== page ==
In the short but memorable pontificate of Stephen III (752-757) Pepin laid the foundation of the temporal power of the Roman see in return for his formal recognition by the Pope. Hard pressed by the Lombard Aistulf, Stephen crossed the Alps on a visit to the Frankish king. The pontiff was met by Pepin’s son Charles, then a boy of eleven, who brought him to his father at Ponthion. There Pepin promised to “restore” to the Holy See the exarchate of Ravenna and the “rights and territories of the Roman Republic” On 28 July 754 Stephen solemnly anointed and blessed Pepin, his wife Bertrada, and his two sons Charles and Carloman, pronouncing an anathema on the Franks should they ever choose a king from another family. Pepin at the same time received the title of “patrician” with all its undefined liabilities as protector of Rome. In the following year Pepin held a “diet” or placitum at Carisiacum (Kiersy or Quierzy) and decided to advance into Italy to win Stephen III his rights from the Lombards.

Donation of Pepin [757-768

A document was drawn up, which has unfortunately perished, setting forth what territories were to be given to the Pope. This is the “donation of Pepin”. Twice did the Frankish army invade Italy on the first occasion at the Pope's personal request and on the second owing to the receipt of the letter which St Peter himself was believed to have addressed to the king of the Franks. In the end twenty-three cities including Ravenna were surrendered by Aistulf to Stephen III, who, at the time of his death in April, 757, had become a sovereign prince. But in gaining territory the Papacy lost independence by becoming too great a prize for any man to win without a struggle. The rest of the history of the eighth century shows that in order to enjoy that which Pepin had bestowed the popes must become dependents of the Franks, who were thus compelled to invade Italy as conquerors to maintain the Papacy which they had enriched.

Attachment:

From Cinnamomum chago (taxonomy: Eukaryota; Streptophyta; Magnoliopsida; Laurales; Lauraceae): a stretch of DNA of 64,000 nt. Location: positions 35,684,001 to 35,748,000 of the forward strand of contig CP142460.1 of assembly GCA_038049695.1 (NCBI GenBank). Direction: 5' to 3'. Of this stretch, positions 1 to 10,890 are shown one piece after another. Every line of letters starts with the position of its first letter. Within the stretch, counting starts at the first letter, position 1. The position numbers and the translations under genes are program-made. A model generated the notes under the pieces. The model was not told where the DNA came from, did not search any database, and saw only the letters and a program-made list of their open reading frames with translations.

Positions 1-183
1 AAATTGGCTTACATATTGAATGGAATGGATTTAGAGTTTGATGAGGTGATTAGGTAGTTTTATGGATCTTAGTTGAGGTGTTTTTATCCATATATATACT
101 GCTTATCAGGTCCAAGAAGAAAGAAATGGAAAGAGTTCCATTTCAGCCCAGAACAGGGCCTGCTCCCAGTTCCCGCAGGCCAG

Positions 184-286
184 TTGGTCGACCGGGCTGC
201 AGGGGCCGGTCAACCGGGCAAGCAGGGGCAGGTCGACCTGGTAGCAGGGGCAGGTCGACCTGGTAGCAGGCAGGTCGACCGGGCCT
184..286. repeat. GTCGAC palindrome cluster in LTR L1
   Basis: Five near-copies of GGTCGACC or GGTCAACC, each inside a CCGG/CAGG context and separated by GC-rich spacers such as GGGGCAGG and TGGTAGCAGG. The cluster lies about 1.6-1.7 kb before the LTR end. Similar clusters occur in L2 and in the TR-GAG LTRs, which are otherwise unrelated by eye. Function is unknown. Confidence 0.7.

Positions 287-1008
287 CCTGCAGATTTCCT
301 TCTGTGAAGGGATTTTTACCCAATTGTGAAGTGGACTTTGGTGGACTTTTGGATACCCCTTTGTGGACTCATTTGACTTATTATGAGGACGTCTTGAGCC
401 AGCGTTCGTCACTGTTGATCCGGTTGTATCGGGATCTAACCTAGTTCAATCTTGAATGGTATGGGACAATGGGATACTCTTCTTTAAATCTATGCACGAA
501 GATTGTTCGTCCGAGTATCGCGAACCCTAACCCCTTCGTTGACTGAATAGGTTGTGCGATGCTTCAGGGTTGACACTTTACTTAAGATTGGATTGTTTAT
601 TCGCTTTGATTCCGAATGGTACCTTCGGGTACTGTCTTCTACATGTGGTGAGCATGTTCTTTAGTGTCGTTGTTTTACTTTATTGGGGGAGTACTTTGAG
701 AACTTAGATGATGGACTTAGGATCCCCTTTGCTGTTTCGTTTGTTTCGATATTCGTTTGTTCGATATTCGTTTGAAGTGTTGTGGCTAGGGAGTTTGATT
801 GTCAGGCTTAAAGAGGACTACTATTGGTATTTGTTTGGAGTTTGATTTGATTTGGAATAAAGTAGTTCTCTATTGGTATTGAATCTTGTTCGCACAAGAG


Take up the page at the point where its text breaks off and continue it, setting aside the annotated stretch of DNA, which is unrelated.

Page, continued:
Paul I, the successor of Stephen, enjoyed a somewhat peaceful pontificate of ten years, A.D. 757-767; but we are able to see that the acquisition of the imperial territory on the shores of the Adriatic had further relaxed the feeble tie which still held the Papacy to Constantinople. Paul had to deal with Constantine V, the most formidable of the Iconoclasts; and he had to protect alike the holy images and the possessions of the Roman Church. In his correspondence with Pepin, the Greeks are styled nefandissimi. Once the Church had obtained Ravenna and the cities of Emilia and the Pentapolis there could be no restoration of the exarchate. The political connection between Rome and Constantinople was practically severed by the donation of Pepin. The king of the Franks died in 768, a year later than Paul; and we enter upon one of the most critical eras of papal history. All on which this chapter has hitherto dwelt : the severance from the imperial authority at Constantinople, the disputes with the Lombards, the alliance with the Franks, the work of Gregory II, Boniface, and Stephen III, culminates in Charles the Great. With his accession we stand at the opening of a new epoch in the history of Western Europe, fraught with important consequences. The theological breach between East and West, the medieval theory of Papacy and Empire, the great strife of secular and spiritual powers, are traceable to the years immediately before us.